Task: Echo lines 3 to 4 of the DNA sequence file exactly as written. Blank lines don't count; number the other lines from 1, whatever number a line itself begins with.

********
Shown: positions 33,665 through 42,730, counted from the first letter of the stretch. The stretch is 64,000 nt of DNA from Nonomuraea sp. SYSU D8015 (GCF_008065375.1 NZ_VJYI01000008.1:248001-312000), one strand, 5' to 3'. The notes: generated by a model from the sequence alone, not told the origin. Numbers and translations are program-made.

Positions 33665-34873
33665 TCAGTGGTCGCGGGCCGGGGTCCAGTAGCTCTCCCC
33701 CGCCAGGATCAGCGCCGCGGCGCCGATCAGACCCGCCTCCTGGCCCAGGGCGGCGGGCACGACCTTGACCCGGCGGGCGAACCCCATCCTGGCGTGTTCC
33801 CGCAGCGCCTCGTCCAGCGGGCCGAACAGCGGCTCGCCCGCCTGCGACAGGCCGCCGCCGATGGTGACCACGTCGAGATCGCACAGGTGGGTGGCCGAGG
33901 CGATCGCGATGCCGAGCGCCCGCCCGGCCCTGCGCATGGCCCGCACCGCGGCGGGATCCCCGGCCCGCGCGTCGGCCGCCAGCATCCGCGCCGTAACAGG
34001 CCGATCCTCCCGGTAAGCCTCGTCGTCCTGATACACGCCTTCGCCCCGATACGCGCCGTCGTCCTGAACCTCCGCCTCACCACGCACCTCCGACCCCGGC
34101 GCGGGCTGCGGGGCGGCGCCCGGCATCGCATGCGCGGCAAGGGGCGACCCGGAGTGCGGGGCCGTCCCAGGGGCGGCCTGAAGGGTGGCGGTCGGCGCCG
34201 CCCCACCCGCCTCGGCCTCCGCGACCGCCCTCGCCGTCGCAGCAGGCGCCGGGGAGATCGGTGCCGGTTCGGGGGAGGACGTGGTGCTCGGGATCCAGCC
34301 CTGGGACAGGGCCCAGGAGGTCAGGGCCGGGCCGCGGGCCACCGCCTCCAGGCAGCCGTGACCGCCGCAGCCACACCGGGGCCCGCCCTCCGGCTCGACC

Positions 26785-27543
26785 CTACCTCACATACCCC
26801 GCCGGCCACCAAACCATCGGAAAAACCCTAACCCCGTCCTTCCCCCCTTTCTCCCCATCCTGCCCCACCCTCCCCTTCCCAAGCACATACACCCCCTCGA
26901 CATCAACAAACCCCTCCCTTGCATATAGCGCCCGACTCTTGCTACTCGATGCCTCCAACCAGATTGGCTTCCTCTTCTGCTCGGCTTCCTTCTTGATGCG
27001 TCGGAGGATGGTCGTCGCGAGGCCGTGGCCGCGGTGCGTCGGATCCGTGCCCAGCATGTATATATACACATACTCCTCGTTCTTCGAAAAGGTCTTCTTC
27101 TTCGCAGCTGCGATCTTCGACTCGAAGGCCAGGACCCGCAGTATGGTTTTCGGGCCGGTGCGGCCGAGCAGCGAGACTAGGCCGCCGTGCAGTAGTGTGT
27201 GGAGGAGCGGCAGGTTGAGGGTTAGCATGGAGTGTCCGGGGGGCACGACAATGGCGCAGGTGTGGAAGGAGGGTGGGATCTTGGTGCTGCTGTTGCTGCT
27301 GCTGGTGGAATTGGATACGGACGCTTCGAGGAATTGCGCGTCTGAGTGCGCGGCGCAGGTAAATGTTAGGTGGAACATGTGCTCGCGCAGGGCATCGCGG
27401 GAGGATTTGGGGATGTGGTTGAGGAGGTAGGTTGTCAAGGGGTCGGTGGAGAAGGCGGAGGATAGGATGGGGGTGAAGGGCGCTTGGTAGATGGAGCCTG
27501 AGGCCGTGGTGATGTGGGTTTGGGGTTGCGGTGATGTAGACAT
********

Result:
33665 TCAGTGGTCGCGGGCCGGGGTCCAGTAGCTCTCCCC
33701 CGCCAGGATCAGCGCCGCGGCGCCGATCAGACCCGCCTCCTGGCCCAGGGCGGCGGGCACGACCTTGACCCGGCGGGCGAACCCCATCCTGGCGTGTTCC